Your Moment Is
Pay attention to the present moment without judgement
The Integrated Wellbeing Model (IWM) provides a systematic approach to achieving happiness and wellbing for yourself and others around you. Wellbeing is not just about being happy but about catering to your innate needs at multiple levels. Wellbeing becomes complete when you satisfy the needs at all five levels of yourself.
This first level is related to the space and environment that we live in and also to our physical bodies.
Let us start with your environment. Does the space that you live in enhance your wellbeing? How are the living areas, bedrooms and garden designed to cater to your needs? Where does your family gather to spend time together and how is that space designed? We know, for example, that plants in the home can positively impact the occupants’ mood, while water features create a calming effect.
Apart from the home environment, think of the times when you go on a holiday, for a change of scene. How often do you go on vacation? We know that even a short vacation can have a positive impact on your wellbeing for a couple of weeks.
Yes, it is not a long-term solution, but it does have a positive impact.
Now, let us shift our focus to the body. How do you feel about your body image? How do you care for your body? How is your family, friends and you supporting each other in your self-care? How do the colours of your home and your clothes impact your wellbeing? For example, if we wanted to feel cheerful, we could wear yellow on that day and it would also catch people’s attention. Of course, you may prefer wearing black as it might make you feel more confident and that too is fine.
The space and environment that we live in do have an impact on our wellbeing and so does our relationship with our body.
At the second level, we can explore via two components: physical activity and physiological health. Do you spend time in energising and physically nourishing activities? How frequently does this happen? What about managing the level of energy throughout the day? What type of exercises do you engage in? Research shows that individuals who exercise have better wellbeing.
Moving on to the physiological aspect, how is your health? Do you eat nourishing food and drinks? What diet choices do you have? What do you do to relax? How about sleep patterns and quality of sleep?
Our physical body has a positive impact on our overall wellbeing. And some of our unwholesome habits such as not caring for our body or not sleeping enough (optimally 7.5–9 hours) can sometimes stand in the way of achieving wellbeing at this level.
Which emotions are frequently experienced by you? Happiness, enthusiasm and contentment? Or sadness, dissatisfaction and anger? Which activities in your daily living bring positive emotional experiences? What support do you need for emotional regulation? How capable are you in recognising other’s emotions and responding appropriately? What about being in touch with your emotions? What are some acceptable ways to express emotion within a culture? These questions help you to understand your emotional climate and whether they are transient or perpetual.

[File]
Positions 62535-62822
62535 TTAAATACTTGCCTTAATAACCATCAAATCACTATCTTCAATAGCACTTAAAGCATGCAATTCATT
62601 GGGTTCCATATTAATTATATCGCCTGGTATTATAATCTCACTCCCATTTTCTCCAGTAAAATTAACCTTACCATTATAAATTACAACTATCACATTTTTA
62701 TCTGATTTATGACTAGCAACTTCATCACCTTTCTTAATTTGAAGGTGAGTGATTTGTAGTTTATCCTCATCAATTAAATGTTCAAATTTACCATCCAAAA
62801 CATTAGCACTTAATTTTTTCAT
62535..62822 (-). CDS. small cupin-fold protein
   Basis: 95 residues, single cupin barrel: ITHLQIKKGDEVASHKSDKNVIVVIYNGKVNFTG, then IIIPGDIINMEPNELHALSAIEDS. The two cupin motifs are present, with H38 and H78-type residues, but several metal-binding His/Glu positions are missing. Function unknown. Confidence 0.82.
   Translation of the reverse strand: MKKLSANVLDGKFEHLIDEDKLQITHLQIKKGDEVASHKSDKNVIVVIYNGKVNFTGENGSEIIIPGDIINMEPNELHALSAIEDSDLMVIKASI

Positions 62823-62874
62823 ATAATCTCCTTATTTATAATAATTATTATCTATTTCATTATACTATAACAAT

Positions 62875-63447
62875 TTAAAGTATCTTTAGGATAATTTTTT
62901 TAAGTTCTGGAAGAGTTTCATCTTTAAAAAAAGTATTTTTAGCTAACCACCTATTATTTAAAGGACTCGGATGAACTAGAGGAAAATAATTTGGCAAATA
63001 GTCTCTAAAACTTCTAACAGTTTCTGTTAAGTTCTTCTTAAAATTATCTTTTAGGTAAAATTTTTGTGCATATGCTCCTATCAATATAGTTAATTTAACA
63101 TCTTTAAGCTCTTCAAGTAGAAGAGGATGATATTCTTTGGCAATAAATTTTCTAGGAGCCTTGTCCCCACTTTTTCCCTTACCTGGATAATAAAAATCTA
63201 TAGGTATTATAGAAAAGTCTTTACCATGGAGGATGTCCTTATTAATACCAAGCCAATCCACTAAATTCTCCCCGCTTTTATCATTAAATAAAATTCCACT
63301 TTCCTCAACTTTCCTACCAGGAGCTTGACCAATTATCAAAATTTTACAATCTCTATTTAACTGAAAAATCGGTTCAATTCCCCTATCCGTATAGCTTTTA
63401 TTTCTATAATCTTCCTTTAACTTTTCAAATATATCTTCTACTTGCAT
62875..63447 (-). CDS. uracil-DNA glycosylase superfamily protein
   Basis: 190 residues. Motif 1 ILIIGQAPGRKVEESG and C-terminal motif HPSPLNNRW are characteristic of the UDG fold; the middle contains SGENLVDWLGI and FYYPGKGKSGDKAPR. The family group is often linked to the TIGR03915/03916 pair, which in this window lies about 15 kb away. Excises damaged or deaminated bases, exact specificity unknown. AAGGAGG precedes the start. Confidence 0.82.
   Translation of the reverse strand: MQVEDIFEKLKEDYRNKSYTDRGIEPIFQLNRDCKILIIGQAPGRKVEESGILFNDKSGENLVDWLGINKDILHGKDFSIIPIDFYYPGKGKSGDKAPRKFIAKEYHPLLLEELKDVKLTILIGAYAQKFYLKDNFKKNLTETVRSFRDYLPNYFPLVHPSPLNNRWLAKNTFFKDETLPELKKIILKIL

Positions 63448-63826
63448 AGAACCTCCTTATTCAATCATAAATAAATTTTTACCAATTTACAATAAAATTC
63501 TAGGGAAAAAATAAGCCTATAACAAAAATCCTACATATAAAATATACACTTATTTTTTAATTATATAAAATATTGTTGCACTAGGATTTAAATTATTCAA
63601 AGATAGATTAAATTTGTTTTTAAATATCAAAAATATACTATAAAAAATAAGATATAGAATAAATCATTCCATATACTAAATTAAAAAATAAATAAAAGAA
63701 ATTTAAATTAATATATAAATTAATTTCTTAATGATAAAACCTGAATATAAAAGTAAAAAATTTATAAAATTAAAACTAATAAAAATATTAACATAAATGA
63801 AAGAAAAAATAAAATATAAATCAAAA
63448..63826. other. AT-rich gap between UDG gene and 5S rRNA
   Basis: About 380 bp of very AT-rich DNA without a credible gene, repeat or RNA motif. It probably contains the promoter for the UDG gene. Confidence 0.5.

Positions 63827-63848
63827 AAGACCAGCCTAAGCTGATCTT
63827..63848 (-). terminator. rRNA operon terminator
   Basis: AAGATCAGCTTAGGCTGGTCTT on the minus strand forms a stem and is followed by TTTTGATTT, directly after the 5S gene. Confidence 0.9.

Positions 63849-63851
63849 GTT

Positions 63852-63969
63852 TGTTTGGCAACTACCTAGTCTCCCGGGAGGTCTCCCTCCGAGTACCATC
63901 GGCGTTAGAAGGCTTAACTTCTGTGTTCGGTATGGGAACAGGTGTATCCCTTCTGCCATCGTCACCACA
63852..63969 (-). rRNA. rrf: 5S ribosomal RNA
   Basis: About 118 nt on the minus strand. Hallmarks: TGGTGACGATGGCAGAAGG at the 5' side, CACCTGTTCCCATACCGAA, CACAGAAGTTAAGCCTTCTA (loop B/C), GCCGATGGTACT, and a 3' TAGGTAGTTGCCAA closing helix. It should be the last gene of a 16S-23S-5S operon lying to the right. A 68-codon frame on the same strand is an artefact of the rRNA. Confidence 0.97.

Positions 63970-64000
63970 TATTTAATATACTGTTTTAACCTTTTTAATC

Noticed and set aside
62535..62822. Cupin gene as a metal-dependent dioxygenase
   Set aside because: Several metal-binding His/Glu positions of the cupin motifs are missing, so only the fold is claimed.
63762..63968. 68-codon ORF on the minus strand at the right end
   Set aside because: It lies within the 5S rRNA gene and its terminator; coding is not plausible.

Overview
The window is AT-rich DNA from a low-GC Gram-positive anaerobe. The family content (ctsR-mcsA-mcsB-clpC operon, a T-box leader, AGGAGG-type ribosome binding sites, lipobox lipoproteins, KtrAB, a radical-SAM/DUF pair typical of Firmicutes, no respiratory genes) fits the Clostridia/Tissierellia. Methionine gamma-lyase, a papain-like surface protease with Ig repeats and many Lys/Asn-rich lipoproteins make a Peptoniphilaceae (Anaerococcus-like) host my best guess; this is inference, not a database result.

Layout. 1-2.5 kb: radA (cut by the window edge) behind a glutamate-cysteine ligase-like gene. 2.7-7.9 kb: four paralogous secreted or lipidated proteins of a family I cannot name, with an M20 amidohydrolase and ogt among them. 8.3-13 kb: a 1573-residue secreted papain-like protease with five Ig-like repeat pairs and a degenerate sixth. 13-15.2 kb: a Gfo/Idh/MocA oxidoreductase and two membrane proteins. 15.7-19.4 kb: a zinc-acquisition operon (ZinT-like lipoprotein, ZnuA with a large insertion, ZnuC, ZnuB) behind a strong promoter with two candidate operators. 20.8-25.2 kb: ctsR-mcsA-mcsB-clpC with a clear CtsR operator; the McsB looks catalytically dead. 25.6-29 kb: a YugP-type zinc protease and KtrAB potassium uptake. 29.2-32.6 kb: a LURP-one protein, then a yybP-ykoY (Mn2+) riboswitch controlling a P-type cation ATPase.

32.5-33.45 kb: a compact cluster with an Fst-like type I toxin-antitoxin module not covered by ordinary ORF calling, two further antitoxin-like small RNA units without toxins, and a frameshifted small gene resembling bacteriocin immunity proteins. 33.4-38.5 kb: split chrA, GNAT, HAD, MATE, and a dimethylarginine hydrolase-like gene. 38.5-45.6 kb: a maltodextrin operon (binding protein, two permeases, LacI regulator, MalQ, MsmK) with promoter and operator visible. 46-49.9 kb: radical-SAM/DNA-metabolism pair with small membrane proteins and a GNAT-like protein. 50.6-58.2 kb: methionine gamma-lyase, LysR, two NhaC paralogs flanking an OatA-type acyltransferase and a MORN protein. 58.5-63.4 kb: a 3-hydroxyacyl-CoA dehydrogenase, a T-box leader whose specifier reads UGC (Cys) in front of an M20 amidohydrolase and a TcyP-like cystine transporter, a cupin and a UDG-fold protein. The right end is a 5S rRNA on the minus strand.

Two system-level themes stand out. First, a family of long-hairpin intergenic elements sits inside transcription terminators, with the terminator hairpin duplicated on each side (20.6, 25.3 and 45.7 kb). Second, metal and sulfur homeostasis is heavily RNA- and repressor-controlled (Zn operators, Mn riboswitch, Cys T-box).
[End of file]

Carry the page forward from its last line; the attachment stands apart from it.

This is related to your ability to achieve your life goals with competence. It refers to a cluster of competencies and domains such as skills, knowledge, values, strengths, control, decision-making, spirituality, personality and relationships, amongst others.
This is a key component of wellbeing. Reflect on each of these competencies/domains and ask yourself some important questions. What are some skills training I need? What do I need to learn, unlearn and relearn? What are some relationships that I should be investing more in? What are some strengths that I can tap on daily? What else?
Here we focus on purpose and meaning. While the purpose of life for many people is happiness, meaning is what we create for ourselves to achieve that purpose. We have a choice to create meaning in our lives by choosing to engage in the activities that bring the most happiness and wholesomeness to ourselves and others.
Your life can become meaningful too if it isn’t already. But do you know what creates meaning for you? Start by noticing your inclinations and nurturing them with non-judgemental inquiry.
For example, you may notice that you have strong feelings towards protecting young children or animals or the environment. You might then consider volunteering at a children or animal shelter or joining a climate change initiative. Would you feel happier and connected taking part in these activities? Do you feel excited by these involvements?
Another dimension of meaning is how we help each other create more meaning in our lives. It is good to have conversations with your family members and friends about what makes their life meaningful and help them achieve it in ways that are possible for them. We know that people who live their lives with a clear sense of purpose and meaning have better wellbeing.
A good way to understand that which is unwholesome is by looking at the opposite of what the five Selves represent. Imagine a life where your
⦁ Home is unkempt, disorganised, unhygienic, cluttered.
⦁ Clothes are dirty, unwashed, smelly.
⦁ Lifestyle is sedentary, with hours spent in front of the TV.
⦁ Emotional climate is constantly sad, worrying, frightening or anxious.
⦁ Skills are limited and you are unable to cope with life’s demands.
⦁ Relationships lack effective communication and lack connection. Everyone does their own thing.
⦁ Life has no meaning. No one knows why they’re doing what they’re doing. Every day is devoid of excitement.
Perhaps now you can see how the IWM is a very powerful, comprehensive and systematic approach to working towards achieving wellbeing for you and perhaps those around you. With this model in mind, we can intentionally enhance our wellbeing.
Adapted from Mindfulness for the Family by Kathirasan K and Sunita Rai (2020).